As if skiing Tuckerman's wasn't hard enough, just getting to Tuck's is a hard slog to start with. There is no transportation up to Tuck's except your own two feet. You start at the Pinkham Notch visitor's center on Route 16. From there, it's about a 2 1/2-3/12 hour hike, where you gain about 3000 vertical feet. Then you get to Hermit Lake (HoJo's), where the campsites are. From there, it's another 45 minute hike to the base of the bowl, and then it usually takes about 30 minutes to hike up the headwall. If you're there earlier in the season, you'll be able to ski back down the Sherburne, but they will start to close that as the snow cover breaks up.
If you want to ski Tuck's, your best bet is to camp there. There are a number of lean-to's there, maintained by the Appalachian Mountain Club (AMC). You have to get your camping permit the day you plan to camp, and there are only 86 spots at the campsite. So people get there to line up before the Visitor's Center opens, which is at 6:30AM. Since there are lean-to's, you typically don't need a tent. But all the other camping gear is a must, especially a good sleeping bag, since it can get very cold at night. You have to pack in your own food, and there is no clean water source. The Cutler River headwater is nearby, so you can filter or treat water from that.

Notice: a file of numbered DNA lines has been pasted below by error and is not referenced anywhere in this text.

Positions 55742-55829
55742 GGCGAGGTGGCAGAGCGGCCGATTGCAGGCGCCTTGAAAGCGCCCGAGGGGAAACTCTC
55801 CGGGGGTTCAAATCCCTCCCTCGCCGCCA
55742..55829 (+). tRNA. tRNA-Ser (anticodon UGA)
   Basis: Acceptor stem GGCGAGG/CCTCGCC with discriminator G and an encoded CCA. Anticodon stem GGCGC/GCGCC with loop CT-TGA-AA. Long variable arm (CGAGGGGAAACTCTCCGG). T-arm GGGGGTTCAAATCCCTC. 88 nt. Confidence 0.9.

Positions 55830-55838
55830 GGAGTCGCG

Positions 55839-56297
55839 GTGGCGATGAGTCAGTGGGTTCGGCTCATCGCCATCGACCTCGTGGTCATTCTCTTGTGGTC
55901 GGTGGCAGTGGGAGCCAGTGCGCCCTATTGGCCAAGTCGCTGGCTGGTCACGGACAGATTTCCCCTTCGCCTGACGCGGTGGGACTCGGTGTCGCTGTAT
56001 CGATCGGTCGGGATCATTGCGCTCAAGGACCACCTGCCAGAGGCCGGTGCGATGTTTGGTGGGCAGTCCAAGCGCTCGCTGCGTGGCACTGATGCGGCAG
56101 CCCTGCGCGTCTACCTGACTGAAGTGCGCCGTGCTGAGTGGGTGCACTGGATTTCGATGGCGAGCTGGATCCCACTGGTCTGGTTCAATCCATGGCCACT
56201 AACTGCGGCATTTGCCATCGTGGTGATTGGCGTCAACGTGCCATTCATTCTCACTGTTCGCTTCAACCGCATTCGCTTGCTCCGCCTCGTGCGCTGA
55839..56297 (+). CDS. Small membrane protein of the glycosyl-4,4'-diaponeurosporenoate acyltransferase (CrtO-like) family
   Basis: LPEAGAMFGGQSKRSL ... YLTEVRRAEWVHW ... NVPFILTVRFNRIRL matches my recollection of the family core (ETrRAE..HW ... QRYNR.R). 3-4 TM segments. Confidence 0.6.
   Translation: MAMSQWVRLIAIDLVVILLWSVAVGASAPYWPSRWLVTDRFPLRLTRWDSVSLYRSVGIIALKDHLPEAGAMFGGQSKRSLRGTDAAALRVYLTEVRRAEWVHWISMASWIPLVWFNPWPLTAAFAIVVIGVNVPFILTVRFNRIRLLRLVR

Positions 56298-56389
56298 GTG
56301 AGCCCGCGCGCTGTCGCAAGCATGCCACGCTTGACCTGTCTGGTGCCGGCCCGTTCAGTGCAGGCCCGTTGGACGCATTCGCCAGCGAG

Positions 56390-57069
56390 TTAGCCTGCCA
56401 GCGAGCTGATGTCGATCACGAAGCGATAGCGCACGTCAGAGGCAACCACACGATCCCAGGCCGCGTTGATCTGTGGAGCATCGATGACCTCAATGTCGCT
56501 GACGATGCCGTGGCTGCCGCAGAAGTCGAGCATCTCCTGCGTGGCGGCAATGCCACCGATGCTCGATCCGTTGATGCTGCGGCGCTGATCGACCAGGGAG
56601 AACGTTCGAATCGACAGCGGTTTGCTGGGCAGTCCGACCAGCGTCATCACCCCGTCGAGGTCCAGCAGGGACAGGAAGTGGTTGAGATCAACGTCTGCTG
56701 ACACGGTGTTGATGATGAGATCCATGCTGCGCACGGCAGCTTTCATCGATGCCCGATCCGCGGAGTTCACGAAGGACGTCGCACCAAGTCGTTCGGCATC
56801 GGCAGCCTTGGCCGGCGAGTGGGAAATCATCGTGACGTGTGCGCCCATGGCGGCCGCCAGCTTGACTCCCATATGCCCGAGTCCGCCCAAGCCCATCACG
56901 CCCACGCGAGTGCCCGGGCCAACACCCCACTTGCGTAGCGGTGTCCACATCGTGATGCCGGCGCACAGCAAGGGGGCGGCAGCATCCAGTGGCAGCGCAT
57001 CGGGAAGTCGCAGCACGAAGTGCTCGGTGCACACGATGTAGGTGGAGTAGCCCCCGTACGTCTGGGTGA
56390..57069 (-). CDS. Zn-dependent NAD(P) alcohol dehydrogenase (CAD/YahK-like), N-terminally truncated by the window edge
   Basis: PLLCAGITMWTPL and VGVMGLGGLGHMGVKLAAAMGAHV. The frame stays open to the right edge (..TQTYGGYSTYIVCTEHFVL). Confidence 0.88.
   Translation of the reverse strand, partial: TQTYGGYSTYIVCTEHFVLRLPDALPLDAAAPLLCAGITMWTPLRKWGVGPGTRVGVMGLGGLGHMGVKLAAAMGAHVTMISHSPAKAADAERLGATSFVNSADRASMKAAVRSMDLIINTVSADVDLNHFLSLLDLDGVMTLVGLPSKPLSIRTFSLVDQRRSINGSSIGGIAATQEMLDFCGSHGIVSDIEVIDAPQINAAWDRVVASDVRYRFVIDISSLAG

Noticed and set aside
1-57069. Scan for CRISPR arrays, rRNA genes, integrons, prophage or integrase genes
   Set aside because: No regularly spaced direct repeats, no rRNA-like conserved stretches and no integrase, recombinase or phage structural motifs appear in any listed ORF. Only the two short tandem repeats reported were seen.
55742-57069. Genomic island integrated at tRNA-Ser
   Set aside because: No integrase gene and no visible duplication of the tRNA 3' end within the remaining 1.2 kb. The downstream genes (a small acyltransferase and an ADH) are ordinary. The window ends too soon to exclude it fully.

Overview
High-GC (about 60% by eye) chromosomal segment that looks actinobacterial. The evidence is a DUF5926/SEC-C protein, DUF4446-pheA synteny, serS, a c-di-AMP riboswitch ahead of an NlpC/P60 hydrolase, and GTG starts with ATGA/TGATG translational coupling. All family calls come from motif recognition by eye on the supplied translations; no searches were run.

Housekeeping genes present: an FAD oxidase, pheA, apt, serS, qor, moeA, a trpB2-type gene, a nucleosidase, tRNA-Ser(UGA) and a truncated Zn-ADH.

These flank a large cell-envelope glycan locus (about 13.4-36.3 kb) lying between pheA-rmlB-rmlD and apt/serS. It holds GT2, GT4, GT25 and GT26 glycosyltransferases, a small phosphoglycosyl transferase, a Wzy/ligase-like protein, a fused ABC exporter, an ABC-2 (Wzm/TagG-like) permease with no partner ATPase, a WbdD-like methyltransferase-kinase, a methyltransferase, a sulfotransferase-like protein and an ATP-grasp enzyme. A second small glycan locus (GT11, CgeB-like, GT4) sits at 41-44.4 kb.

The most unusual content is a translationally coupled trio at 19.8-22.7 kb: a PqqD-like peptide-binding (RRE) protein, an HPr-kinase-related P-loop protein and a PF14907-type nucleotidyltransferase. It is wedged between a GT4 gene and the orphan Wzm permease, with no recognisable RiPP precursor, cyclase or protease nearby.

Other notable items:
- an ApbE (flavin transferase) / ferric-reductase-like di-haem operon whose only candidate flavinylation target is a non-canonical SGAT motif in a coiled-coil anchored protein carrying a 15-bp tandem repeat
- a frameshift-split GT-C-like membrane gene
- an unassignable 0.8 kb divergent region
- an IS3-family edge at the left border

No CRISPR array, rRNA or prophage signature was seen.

Despite all the difficulties, Tuckerman's is a phenomenal experience. Skiing down the headwall is such a huge rush, and having gone through such a hike to get there, it's something you really feel like you've earned. The overall atmosphere is a lot of fun, essentially a big end-of-season party. There people hang out at Lunch Rocks between runs, and cheer for the good runs, and heckle the crashes (of which there are many). If you live in the East, and you can handle it, Tuckerman's isn't something to be missed.


Pros: Bucket List Challange

Cons: Long climb up, avalanche danger, long climb down.

No ski lifts, you carry everything up and down.  If conditions are good it is a life time experience.


Pros: Steep, great spring snow

Cons: high mountain risks, it's a tough climb. No lifts

you have to climb, but if you like steep, nothing beats Tuckermans.

It is not groomed, it is hazardous. I have not skied Tuckermans since I was a teenager. I saw 3 people having a picnic on a rock along the slope to the left of Tuckermans. People warned them to move. They did, and a few minutes later, a chunk of ice the size of a pickup truck silently peeled off the cliff face & landed where they had been. If they hadn';t moved, they would have been crushed. Stick to the Headwall area.